Rights of Tenants When Landlord Sells House

When a landlord sells a house that a tenant is currently living in, it can become a stressful time for all involved. When you know what your rights are, however, you'll be able to better plan for what needs to happen and get the most money back from your deposit. For renters who have a valid lease that has not yet expired, most communities require that lease to be honored to its fullest extent. That means a tenant may need to vacate at the end of the rental agreement, but cannot be required to leave before its termination.

For tenants on a month-to-month lease, however, it is a much different story.

Month-to-Month Tenants May Only Have 20 Days To Move

Once a property sells and comes under the management of a different landlord, they have the ability to make decisions based off of local landlord/tenant law. For month-to-month renters, this means a 20 day notice may be all that is required to terminate an agreement and require the rental property to be vacated.

A person with a month-to-month agreement can be given notice to vacate with no reason at all.

This is why it is important to have a long-term leasing agreement in place as a tenant as much as possible. In general, these extended leases in most communities require the new landlord to replace the old landlord and honor the conditions of the lease. This even applies to the security deposit, which may be directly transferred to the new landlord.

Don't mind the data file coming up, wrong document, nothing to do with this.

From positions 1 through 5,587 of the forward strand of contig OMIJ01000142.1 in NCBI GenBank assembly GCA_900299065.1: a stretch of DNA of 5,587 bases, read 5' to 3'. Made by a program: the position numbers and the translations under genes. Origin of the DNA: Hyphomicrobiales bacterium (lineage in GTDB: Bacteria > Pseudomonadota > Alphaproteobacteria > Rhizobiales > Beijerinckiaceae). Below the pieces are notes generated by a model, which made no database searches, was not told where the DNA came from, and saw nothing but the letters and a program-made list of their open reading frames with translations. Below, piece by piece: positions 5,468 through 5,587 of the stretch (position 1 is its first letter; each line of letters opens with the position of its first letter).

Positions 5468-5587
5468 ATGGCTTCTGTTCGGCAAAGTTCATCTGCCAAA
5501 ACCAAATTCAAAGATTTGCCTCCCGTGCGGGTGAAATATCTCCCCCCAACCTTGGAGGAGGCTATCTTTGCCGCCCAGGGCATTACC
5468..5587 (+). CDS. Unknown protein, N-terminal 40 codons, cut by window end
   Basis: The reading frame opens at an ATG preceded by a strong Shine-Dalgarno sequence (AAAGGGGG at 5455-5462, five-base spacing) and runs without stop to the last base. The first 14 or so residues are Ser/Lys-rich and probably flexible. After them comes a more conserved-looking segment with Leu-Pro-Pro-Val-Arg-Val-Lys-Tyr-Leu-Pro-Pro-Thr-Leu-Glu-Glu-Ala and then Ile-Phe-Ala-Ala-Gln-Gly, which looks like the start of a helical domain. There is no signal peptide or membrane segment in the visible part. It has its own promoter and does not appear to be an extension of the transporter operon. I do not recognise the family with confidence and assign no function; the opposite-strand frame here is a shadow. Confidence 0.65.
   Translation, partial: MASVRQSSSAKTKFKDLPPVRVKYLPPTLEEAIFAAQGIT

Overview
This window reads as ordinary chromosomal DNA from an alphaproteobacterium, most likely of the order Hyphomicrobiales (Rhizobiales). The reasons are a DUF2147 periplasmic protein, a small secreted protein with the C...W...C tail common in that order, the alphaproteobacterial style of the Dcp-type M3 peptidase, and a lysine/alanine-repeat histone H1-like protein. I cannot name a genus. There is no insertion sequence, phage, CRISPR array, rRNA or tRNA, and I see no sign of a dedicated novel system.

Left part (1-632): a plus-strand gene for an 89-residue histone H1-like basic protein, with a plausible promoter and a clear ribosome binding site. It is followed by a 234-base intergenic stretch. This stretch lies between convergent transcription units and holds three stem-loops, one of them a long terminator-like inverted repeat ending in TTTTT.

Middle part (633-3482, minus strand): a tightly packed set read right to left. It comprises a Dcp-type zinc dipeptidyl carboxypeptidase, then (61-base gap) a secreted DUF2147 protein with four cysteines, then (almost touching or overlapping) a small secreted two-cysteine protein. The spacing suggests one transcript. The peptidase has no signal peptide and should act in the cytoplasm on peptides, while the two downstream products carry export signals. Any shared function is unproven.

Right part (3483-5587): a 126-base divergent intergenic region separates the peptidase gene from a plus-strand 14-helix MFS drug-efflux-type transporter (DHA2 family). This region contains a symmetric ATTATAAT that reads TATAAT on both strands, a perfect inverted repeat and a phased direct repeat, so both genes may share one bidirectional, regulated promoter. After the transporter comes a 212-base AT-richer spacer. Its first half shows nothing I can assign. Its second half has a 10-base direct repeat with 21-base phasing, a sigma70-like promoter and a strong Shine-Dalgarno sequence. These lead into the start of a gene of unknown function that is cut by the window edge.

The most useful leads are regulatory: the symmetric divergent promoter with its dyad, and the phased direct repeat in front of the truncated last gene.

Upon the sale of a property, a security deposit may also be completely refunded to a tenant. If this occurs, the new landlord may require the payment of a security deposit, but it cannot be for more than what the previous landlord charged.

Basic Services Must Still Be Provided By a Landlord

A property often sells because the new owner wants to develop the rental unit into a more profitable venture. Sometimes this means that the landlord may shut off water, shut off power, or create security or safety risks in order to force a tenant to move out. If this occurs, some states allow for tenants to withhold rent or terminate the lease with prejudice, meaning that they can get their security deposit back and sue the new property owner for damages.

To avoid this issue, some new landlords may ask their tenants to sign what is called an “estoppel agreement.” This agreement is proof that the tenant understands the terms of their lease and documents any oral agreements that they may have had with their previous landlord. These agreements are binding and if something isn't included on them, they may not be able to be enforced. A tenant cannot be forced to sign an estoppel agreement.

Even if a property sells, a tenant still has rights. By knowing your rights, you will be able to make sure you keep your property protected and your home secure.
Posted on Aug 01, 2014


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